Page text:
NSA Tried Tracking Movements With Phone Data, Chief Says

Source: NSA via Getty Images

The National Security Agency headquarters stands in Fort Meade, Maryland. Close

The National Security Agency headquarters stands in Fort Meade, Maryland.

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Source: NSA via Getty Images

The National Security Agency headquarters stands in Fort Meade, Maryland.

The National Security Agency ran tests using mobile-phone data to track Americans’ movements until determining the information lacked intelligence value, the agency’s director said.

The NSA tested samples of bulk location information on U.S. mobile phones in 2010 and 2011 to see whether the data format could be used in its computer systems, General Keith Alexander told the Senate Judiciary Committee during a hearing in Washington today.

It was the first time the agency has discussed using mobile-phone data to track Americans’ locations. The data wasn’t used in actual surveillance operations, Alexander said, and he didn’t provide details.

“It was test data, and what we couldn’t find was operational value out of it given that we could just turn that over to the FBI, and they could do the cell-site location if they needed it with a warrant,” Alexander said in an interview after the hearing.

Alexander said the NSA would notify Congress before location data is collected in the future. He appeared before lawmakers who may curb the NSA’s powers in response to recent revelations that some of its spying activity violated Americans’ privacy rights.

Phone Records

The NSA collects bulk phone records on millions of Americans, such as call durations and numbers dialed, from U.S. telecommunications companies under a program exposed in June by former government contractor Edward Snowden, who remains in Russia under temporary asylum.

Senators were divided over the value of the bulk records during the hearing.

“The government has not made its case that bulk collection of domestic phone records is an effective counterterrorism tool, especially in light of the intrusion on Americans’ privacy,” said Patrick Leahy, a Vermont Democrat and chairman of the Judiciary Committee.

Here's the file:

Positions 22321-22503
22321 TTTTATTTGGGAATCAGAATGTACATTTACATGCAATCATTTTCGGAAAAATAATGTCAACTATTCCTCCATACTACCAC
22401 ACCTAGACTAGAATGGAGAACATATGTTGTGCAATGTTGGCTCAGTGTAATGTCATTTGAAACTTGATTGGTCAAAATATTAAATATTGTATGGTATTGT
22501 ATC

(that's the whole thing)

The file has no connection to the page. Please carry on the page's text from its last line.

Alexander, under questioning by Leahy, said the program has helped stop only one or two terrorist plots inside the U.S. since it was begun in 2006.

Director of National Intelligence James Clapper offered a new rationale for the program during the hearing, saying it can be used to provide “peace of mind” that there aren’t terrorist plots in the works.

Competing Bills

Leahy has introduced a measure that would stop bulk collection and instead allow the NSA to obtain phone records for individuals under investigation.

Democrat Dianne Feinstein of California, chairman of the Senate Intelligence Committee, and Jeff Sessions of Alabama, the top Republican on the Senate Budget Committee, said they will oppose efforts to stop the bulk collection because it’s part of the government’s arsenal to find and stop terrorist plots.

“To destroy it is to make this nation more vulnerable,” Feinstein said.

Feinstein is writing legislation that would preserve the program. A committee meeting scheduled for Oct. 4 to draft the measure has been postponed due to the U.S. government’s partial shutdown.

Social Networks

The NSA isn’t compiling profiles of innocent Americans using their social connections, Alexander said.

He disputed a characterization in a Sept. 28 New York Times story that the agency is building graphs of some Americans’ social connections that can identify their associates, their locations at certain times, their traveling companions and other personal information. The story relied in part on documents leaked by Snowden.

“We aren’t doing that,” Alexander said. “The insinuation that we’re doing that is flat out wrong.”

The NSA builds profiles of Americans who are subjects of investigations related to suspected foreign terrorist activity, Alexander said.

To contact the reporter on this story: Chris Strohm in Washington at cstrohm1@bloomberg.net;

To contact the editor responsible for this story: Bernard Kohn at bkohn2@bloomberg.net

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